I ran three two-hour sessions of OD&D at TotalCon called “Bossfight for Breakfast.” The general idea is to give the late risers a quick game to kick off the convention. I think it’s received pretty well as it fills an otherwise unfilled niche. Fitting a roleplaying game into just two hours is pretty difficult, and I have to cut a fair amount, or rather, I have to choose what I focus on. Usually that means just two or three rooms centered around one very complex encounter.
For example, I have one game in which the stated objective is to save a friend who had been kidnapped by some evil cultists. The party enters an enormous cavern which is bisected by a rapidly moving river. On the other side is a massive rock formation, with rough stairs cut in a spiral towards the top where their friend is laid out on a stone slab. The high priest stands over him ready to sacrifice him to Orcus, and his minions line the stairs leading up. Oh, and, between the river and the rock outcropping is a purple worm breeding ground, full of juvenile purple worms, still big enough to take off a limb or swallow a halfling whole. And if the players do reach the slab, the cultists may choose to hit a switch on the altar that opens a trap door dropping their pal 100 feet down into an underground chamber where his fall is broken by a huge pile of hay. They don’t want him to die from the fall, as he’s the living lunch of the pair of level draining specters that live down in the pit below.
So yeah, it gets pretty complicated with players using stealth, flight, and any other clever means they can come up with to avoid the worms, kill the cultists, and rescue their pal. With eight players at the table I bring twelve characters – I can usually kill off a few and I let players bring in a second one as reinforcements if there’s still a fair chunk of game left. In one run I killed two players, had a worm bite the leg off of a third, and had a fourth permanently paralyzed on the ground. That was a pretty good outcome for the bad guys.
To keep tabs of all this I chose to use miniatures. Pictured above is the pre-made battle mats I created using Gaming Paper — it’s a nice time saver to just have that spread out on the table before the players even arrive. I don’t usually use miniatures, and not just because I think the setup slows things down. I think players do think a little more out of the box when all the action is playing out purely in their imagination than when rooted in physical objects and drawings on the table. That said, with 8 players bouncing around such a complex terrain, the visuals do help keep thins on track.
Delta’s fireball rules were a stand-out star for these games. Players never balked once at having to roll an offset to see how well aimed their fireballs were, and delighted in the mayhem when they missed. I never even saw one player try to game it by adjusting for the possible spread – they always just targeted exactly where they wanted it and hoped for the best. We had one fireball go off inches in front of the caster, affecting only himself which everyone (caster included) found hilarious. In another case we had a fireball include a group of friendlies, one of whom was knocked down to zero and had to roll on my critical chart with the result of “maimed groin (unconscious)”. I interpreted this as having the fireball blast send a piece of stonework flying right into his crotch so hard he could do nothing but lie on the ground and whimper. The player was also delighted by the outcome — I suspect there will be many retellings of “that time I took a fireball to the groin.”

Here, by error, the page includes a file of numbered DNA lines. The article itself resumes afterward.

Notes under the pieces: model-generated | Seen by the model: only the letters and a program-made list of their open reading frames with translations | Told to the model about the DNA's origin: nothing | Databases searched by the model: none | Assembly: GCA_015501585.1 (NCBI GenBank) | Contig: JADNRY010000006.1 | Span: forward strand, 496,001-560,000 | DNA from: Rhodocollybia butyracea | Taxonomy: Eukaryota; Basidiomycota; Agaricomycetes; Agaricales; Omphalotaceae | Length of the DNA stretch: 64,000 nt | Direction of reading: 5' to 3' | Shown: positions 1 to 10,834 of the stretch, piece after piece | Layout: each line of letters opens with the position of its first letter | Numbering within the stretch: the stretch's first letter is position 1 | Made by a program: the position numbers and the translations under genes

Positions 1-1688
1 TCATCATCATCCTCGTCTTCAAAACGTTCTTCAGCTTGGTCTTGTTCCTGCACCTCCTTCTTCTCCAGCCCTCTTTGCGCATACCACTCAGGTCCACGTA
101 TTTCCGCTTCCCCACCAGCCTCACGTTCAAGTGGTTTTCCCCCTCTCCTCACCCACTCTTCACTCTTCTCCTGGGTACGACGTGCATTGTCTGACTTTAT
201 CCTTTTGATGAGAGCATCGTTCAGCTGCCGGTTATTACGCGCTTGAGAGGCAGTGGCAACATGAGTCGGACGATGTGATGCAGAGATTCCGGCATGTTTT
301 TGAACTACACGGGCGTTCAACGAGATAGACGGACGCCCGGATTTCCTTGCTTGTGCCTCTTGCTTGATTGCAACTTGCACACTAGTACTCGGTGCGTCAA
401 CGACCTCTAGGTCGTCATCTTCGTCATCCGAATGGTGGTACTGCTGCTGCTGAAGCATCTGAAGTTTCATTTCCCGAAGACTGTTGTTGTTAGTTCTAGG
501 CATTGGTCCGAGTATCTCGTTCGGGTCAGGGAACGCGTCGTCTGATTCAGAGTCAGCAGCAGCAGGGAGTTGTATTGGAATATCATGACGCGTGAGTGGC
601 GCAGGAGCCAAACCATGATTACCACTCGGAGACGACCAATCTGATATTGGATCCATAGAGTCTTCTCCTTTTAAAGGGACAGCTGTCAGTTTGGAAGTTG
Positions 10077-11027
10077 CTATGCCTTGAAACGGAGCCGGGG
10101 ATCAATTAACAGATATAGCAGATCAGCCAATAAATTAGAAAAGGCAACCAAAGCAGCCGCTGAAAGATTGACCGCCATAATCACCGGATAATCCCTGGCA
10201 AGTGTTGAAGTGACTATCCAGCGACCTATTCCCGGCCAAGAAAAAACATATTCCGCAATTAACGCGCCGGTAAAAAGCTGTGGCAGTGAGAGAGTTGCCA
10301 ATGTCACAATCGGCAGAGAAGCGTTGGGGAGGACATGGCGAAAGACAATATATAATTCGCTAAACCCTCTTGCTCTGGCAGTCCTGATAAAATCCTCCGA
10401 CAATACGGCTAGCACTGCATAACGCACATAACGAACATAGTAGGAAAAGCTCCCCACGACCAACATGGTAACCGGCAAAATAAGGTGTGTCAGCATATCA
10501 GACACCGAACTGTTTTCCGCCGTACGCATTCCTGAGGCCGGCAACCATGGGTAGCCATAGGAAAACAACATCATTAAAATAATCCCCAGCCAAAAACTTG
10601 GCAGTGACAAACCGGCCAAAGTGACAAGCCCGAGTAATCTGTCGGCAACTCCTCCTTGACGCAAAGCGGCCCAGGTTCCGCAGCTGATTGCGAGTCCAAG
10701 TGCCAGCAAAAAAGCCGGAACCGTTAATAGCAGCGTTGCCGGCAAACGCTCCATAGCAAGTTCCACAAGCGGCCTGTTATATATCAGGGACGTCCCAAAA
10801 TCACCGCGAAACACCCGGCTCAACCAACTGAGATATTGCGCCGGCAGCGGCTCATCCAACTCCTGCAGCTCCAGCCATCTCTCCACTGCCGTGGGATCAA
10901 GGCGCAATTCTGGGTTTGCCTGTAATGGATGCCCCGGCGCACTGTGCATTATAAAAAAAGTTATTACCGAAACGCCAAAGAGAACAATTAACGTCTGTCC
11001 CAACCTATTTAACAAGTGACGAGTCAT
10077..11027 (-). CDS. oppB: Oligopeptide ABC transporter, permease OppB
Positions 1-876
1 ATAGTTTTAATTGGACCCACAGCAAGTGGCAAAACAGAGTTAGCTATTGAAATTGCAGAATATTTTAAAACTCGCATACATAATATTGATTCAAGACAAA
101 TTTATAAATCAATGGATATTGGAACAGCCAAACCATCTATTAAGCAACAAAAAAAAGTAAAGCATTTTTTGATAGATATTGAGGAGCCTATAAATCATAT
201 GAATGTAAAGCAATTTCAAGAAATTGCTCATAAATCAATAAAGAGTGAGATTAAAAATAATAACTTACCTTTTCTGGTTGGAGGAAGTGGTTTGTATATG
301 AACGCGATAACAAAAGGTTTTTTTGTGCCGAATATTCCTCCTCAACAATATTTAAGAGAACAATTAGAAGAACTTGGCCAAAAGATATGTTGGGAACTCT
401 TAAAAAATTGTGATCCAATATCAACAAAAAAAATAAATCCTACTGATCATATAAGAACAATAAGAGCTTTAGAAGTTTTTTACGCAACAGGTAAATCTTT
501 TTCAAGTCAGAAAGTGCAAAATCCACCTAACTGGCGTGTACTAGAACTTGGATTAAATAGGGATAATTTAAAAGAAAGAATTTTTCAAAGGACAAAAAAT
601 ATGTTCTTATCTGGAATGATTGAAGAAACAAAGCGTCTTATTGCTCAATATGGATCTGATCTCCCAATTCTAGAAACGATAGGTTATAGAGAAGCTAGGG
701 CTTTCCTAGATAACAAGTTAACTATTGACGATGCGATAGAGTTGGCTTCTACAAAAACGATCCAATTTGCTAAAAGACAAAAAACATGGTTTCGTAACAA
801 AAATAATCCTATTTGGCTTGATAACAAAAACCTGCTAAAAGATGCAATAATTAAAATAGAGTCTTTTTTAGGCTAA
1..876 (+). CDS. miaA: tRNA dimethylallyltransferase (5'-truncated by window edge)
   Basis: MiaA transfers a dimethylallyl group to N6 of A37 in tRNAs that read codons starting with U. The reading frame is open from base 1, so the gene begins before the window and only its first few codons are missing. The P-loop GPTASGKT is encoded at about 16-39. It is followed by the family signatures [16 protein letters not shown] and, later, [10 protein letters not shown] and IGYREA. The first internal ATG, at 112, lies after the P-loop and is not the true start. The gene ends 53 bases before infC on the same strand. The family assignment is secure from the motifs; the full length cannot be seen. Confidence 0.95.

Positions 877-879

Another minor point of interest, I still use my B/X character sheets for my games, modified slightly for OED. I never quite got behind Delta’s stone based encumbrance, so the movement chart at the bottom of those sheets remains unchanged from B/X (B20):
The influence of OD&D 6″/9″/12″ movement seems to be pretty obvious in the normal and running move, but it’s interesting to note that running is triple, not double a standard combat move. I’m not sure where exactly my expectation for double movement comes from, that might require a bit of digging. That said, if you convert the encounter move here back to inches you’ll find it comes up a bit short: 2″ / 4″ / 6″ / 8″. I never noticed this before, and since I was using a battlemat I told players you can read your spell ranges and areas as simply number of squares. Naturally they then asked to convert their movement to squares and when we did so I was surprised to find a normal unencumbered man was only moving eight squares. I think really all this requires is for me to update the table on my character sheets to match OD&D rather than this unusual chart.
Another great help was Delta’s OED post cards, which I laid out on the table and told players as they arrived “if you’ve never played OED before, here’s a quick list of what’s different.” It was really effective and much easier than trying to remember what may or may not surprise players. Plus they walked away with a little info on what they had just played, and maybe we’ll create a few converts as a result.
I suppose that about covers it for my OED games at TotalCon this year. I did also run one full four-hour game of it, which went very well as well. It’s always a blast having a group of players so excited to embrace the mayhem and enjoy this frenetic style of play.